Here you'll find a discussion of the various ways to establish Service Level Agreements (SLAs) in project management.
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Types of Support Needed by Project Teams
Software development activity needs the support of other departments in the organization to be effective. One way of achieving this is on a case-by-case basis. That is, the department would indicate the turnaround time whenever the project team approaches the department for support. Another way is to define an SLA (Service Level Agreement) for each department and adhere to it. The third way is to define an SLA on a project-by-project basis.
Software development project teams need the following support:
Allocation to the project of workers with desired skill sets from within the organization and from the Human Resources (HR) department.
Recruitment of workers with desired skill sets to the project team from external sources.
Procurement of hardware and software.
Provision of necessary seating for the project team from the Administration or Facilities department.
Troubleshooting support from the Network and System Administration department.
Software Quality Audit support for phase end audits from the Software Quality Assurance division.
Organization of training programs.
Other miscellaneous support such as expert guidance, and reviews of designs, architecture, and estimates.
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SLA Definition Methodologies
Now that you understand the types of support a project development will require, consider the following methodologies for use with SLAs:
Case-by-case method – In this method, the department would indicate the turnaround time against every request it receives based on the workload and urgency of the request. Merits are that the department members can plan their activities and provide the services without experiencing stress. The downfalls are that the project team has to adjust their plans based on the turnaround time only after the request is placed. This could cause unpredictability for the project execution.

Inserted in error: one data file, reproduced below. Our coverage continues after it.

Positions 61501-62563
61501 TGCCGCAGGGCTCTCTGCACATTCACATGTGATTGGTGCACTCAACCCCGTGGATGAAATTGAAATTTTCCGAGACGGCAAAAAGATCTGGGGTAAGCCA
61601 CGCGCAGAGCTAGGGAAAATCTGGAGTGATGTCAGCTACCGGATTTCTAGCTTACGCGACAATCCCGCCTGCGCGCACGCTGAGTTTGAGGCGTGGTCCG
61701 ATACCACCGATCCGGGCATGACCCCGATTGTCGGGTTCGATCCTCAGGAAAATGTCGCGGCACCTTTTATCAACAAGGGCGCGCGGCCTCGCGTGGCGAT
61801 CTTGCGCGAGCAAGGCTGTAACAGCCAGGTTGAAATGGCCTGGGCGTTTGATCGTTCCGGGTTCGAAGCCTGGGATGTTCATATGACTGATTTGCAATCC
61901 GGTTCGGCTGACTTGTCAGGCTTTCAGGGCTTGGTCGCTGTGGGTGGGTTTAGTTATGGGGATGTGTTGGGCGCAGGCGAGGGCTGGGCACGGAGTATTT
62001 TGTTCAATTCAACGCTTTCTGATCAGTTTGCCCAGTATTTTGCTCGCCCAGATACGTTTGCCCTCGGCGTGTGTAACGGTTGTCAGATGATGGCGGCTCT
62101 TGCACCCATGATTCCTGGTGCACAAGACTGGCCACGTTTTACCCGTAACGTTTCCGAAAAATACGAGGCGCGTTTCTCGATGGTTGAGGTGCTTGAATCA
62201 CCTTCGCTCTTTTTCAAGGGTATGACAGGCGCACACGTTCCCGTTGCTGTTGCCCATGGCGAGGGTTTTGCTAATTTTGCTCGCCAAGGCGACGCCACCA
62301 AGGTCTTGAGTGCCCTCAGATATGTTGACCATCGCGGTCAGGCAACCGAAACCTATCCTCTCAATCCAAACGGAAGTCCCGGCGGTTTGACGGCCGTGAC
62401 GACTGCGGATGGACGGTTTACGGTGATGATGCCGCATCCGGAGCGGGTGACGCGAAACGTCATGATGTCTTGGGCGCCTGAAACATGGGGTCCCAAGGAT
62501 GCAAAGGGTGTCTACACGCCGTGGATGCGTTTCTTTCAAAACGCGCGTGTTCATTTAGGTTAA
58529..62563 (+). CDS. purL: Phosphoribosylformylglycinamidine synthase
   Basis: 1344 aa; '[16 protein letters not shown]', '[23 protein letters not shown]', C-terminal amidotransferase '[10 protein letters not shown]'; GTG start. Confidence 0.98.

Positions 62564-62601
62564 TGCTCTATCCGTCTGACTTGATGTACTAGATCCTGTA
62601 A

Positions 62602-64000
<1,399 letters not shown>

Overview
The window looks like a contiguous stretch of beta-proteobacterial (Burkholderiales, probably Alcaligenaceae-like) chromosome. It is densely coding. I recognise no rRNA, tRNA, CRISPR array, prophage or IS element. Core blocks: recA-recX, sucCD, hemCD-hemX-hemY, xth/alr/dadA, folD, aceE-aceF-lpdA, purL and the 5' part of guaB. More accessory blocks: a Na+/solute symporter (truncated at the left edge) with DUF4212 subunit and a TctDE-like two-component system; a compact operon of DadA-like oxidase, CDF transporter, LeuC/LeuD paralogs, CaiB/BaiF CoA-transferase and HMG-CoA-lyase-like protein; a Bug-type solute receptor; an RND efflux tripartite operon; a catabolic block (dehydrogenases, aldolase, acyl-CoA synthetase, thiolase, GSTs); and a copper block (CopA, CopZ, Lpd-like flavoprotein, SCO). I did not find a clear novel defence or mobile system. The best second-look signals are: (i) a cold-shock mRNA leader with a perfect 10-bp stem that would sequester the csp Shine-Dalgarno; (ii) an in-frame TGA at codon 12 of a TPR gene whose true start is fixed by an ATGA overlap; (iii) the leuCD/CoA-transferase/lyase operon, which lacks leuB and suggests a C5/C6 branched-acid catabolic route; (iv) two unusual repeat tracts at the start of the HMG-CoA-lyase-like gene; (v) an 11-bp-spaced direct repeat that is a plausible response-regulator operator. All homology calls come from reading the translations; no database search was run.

Department level SLA – Here, each support department would have a defined SLA. Project teams need to plan their activities around these SLAs. This definitely brings predictability for project execution. This is beneficial because the departments can build their capacities based on the defined SLAs and work without stress. However, the special needs of a project would not be factored in and project execution may sometimes suffer if the defined SLA is not adequate for the project.
Project level SLA – In this method, service departments understand the specific needs of the project and commit project-specific SLAs for each project. Normally, this commitment of project-specific SLA would be carried out during the project kick-off meeting. This is when the project team would explain their SLA needs and negotiate the SLA from each support department. This allows the project team to have SLAs tailored to meet specific needs and project execution becomes predictable. Support departments may have to build in extra capacity to meet peak demands, and this may cause some of the capacity to be wasted during low-demand situations.
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The Project Manager's Choice
The issue here is whether to optimize a support department’s capacity or provide full support to the project teams. It boils down to cost control or delivery – that is the question. Case-by-case SLA and department level SLAs both aim to control costs. However, this weakens the project delivery. Project-level SLAs aim to strengthen delivery, but may increase support costs. Software development organizations have to balance these two objectives. Slowly but surely, software development organizations are moving toward project level SLAs.